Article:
"Flagg" is another brilliant blow. The longest track of the CD opens with a very lugubrious intro, like in a horror movie B. A timid keyboard looses a melody with the charms of a threatening lullaby over a line of devilish sequences which accelerates the pace in the long sinuous lines of a magnetizing synth. The rhythm hammers a slow march, sometimes it sounds just like a walk of zombies on a high of vitamins. And still there, the samplings are superbly well used. With "Domain 7" we would imagine to be in a surrealist swamp with birds and wolves which cohabit on the jerks of violins and a keyboard of a harmonium style which glides over some splendid silky lines which adopt the long sensual curves of a dark and suggestive of Pat McManus' guitar. The effect is demonic and that's the spirit. Well...I guess! And it's even more pervasive with the strings of violins which resound on more symphonic layers. And the guitar is simply sublime. We feel its strings being deeply scratched so much the effect is realistic. Being more sentimental than rocker, it's my favorite track on “Legion”...but after "The Stand". We hear here a synth crying, suffering in an envelope of melancholy which can be feel at the tip of our sadness ropes which are hiding at the bottom of our souls. Behind a structure of a slower rhythm and effects of mist, a synth line changes its melancholic harmonies for those of a trumpet. This move makes raise the last bastion of our hairs which have resist to this desire to rise all throughout this adventure which is “Legion”. Not by its harshness, but by its sensibility and the hand put by the evil which seems to triumph. One would say some Ennio Morriconne who would have made a pact with the Devil in a finale more Mexican than Mephistophelian. But the tears of a baby returns us to the reality behind the precepts of “Legion”.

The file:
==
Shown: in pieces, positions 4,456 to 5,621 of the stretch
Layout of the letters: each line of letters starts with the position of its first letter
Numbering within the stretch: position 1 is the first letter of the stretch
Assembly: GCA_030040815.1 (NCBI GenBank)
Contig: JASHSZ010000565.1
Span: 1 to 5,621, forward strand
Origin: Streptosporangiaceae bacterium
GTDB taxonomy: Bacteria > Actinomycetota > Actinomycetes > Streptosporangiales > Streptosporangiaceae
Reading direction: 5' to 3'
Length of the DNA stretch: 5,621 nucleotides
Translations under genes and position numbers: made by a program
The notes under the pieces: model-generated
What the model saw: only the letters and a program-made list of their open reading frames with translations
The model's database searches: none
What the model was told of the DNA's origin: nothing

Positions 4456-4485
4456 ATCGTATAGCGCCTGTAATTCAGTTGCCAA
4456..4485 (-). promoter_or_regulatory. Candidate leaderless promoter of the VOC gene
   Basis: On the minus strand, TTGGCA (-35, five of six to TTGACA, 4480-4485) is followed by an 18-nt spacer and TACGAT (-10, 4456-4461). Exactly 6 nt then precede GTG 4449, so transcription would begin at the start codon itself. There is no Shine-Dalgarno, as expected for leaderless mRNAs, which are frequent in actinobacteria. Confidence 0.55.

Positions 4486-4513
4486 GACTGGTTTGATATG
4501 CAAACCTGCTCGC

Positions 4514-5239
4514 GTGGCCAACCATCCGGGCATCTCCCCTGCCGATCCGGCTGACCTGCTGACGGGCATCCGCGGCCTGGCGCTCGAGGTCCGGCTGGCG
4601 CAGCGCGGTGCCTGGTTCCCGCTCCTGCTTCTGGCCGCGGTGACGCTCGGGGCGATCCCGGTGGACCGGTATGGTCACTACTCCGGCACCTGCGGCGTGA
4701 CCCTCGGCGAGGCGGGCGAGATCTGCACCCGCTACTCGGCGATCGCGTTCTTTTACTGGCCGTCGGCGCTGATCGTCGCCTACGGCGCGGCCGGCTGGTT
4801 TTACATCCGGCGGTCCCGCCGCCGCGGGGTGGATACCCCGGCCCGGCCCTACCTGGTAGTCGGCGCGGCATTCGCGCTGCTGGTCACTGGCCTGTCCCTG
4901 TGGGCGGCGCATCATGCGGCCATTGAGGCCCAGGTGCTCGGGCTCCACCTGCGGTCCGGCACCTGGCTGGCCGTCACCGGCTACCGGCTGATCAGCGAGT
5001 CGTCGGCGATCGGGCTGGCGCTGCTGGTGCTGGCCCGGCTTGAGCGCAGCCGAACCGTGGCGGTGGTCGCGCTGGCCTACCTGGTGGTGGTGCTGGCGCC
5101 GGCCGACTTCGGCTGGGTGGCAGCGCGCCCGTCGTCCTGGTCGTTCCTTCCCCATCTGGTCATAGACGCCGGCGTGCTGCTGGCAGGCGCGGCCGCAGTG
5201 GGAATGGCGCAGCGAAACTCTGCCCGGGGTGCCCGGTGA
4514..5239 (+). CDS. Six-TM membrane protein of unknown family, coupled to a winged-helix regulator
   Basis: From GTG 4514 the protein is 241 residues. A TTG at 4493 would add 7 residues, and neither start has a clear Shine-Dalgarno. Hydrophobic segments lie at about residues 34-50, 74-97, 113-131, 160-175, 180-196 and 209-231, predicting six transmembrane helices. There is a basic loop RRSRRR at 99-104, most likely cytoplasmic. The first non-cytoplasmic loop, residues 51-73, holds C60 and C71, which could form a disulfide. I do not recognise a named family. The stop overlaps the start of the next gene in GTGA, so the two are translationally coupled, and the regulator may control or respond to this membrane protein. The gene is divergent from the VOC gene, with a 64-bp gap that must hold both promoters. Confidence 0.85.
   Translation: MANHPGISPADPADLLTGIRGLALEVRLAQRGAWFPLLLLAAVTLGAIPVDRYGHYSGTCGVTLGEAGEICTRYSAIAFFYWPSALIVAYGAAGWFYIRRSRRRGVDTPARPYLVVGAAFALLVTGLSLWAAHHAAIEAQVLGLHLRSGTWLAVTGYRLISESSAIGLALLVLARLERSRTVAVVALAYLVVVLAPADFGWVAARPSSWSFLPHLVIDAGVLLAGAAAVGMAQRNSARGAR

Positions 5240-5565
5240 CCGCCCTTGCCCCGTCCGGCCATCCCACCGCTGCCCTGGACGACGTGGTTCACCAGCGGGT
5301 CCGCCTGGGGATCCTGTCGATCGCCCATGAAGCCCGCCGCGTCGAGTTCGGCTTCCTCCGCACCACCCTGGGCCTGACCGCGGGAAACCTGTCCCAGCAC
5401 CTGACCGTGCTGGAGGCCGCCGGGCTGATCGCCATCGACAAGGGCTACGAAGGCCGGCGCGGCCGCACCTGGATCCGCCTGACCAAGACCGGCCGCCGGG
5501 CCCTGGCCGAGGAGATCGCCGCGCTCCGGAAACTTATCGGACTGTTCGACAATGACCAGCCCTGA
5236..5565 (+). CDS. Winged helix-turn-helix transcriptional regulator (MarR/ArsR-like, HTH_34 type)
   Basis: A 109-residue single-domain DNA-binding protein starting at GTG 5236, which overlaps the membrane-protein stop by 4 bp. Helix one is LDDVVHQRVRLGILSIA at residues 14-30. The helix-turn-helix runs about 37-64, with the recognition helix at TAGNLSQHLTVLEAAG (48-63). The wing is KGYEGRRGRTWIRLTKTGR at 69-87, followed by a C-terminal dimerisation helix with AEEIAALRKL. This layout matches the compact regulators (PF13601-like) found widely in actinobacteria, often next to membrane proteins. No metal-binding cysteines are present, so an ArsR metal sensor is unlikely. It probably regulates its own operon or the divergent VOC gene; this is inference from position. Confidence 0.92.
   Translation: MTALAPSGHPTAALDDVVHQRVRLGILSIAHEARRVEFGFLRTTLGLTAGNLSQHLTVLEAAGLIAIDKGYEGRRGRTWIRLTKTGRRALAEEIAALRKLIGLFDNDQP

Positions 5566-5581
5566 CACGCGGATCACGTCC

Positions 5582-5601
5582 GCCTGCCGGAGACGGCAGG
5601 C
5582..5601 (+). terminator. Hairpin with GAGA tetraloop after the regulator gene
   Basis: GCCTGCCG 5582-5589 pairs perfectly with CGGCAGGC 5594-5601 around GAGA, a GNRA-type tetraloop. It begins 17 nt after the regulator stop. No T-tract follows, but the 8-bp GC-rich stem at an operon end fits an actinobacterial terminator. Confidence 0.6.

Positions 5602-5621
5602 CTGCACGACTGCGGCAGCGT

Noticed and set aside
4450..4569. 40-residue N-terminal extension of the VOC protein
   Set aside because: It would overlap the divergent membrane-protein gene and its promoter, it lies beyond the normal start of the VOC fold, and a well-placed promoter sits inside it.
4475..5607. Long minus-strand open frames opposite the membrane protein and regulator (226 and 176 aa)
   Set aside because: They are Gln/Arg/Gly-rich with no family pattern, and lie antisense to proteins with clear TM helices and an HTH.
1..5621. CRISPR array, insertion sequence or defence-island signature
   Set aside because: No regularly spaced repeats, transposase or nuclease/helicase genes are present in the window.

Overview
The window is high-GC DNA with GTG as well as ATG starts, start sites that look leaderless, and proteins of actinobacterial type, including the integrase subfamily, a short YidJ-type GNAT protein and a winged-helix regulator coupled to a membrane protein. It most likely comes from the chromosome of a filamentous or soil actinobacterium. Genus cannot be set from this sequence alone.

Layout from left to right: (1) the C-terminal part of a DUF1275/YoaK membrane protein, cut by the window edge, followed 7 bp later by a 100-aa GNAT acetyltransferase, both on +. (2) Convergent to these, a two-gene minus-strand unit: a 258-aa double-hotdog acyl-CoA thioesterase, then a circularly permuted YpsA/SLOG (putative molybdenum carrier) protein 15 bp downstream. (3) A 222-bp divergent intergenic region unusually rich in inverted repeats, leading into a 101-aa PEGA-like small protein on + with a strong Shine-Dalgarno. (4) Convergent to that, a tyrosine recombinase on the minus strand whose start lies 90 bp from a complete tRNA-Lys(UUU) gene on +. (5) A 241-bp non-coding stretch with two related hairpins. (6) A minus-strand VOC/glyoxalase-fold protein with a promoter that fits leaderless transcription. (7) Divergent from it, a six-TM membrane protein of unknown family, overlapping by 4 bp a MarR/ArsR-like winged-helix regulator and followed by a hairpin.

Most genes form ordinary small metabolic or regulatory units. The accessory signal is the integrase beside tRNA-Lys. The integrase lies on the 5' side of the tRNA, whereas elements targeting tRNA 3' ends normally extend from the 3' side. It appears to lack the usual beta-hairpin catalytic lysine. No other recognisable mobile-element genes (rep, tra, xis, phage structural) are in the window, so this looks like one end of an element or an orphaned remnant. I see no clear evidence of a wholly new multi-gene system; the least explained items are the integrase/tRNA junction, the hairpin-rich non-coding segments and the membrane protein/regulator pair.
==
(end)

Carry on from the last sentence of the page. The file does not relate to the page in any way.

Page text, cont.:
Even if closer to synth-pop, a rather progressive and a well worked one needs to be underline, than the other albums of Mark Shreeve, “Legion” remains an inescapable work. Just to see the price asking on EBay, we understand its importance in the chessboard of contemporary EM. It's the kind of setting that can please so much the lovers of a Gothic music, even if at times the melodies are hypersensitive, of synth pop and of heavy EM with a zest of radio FM's perfumes. Everything is structured well. So, no rooms for structures which deviate in random corridors of improvisation. It's a lively music filled of surprising samplings and built around a wild sequencing, the future trademark of Mark Shreeve, which preserves in spite of these two elements all its melodic dimension. Very good...Just hope that one day Mark Shreeve decides to reedit it.
Sylvain Lupari (May 24th, 2015) &

vendredi 22 mai 2015

SKOULAMAN: Dreaming of the Future Reflecting the Past (2014)

“What we have here is a fine album filled of analog rhythms and cosmic tones which will seduce those who still miss the sweet analog years of EM”
1 Dreaming of the Future Reflecting the Past 11:55
2 Without Boundaries 9:18
3 Sardegna Coasts 8:33
4 Islands in the Ocean 10:20
5 Arabian Arp 7:59
6 Orbital Moves 9:06
7 Voices of an Analog 7:37
8 Sardegna Roads 6:31
9 Far Away Worlds 5:28

Skoulaman Music (DDL/CD-r 76:51) ****½
(Cosmic EM of the analog years)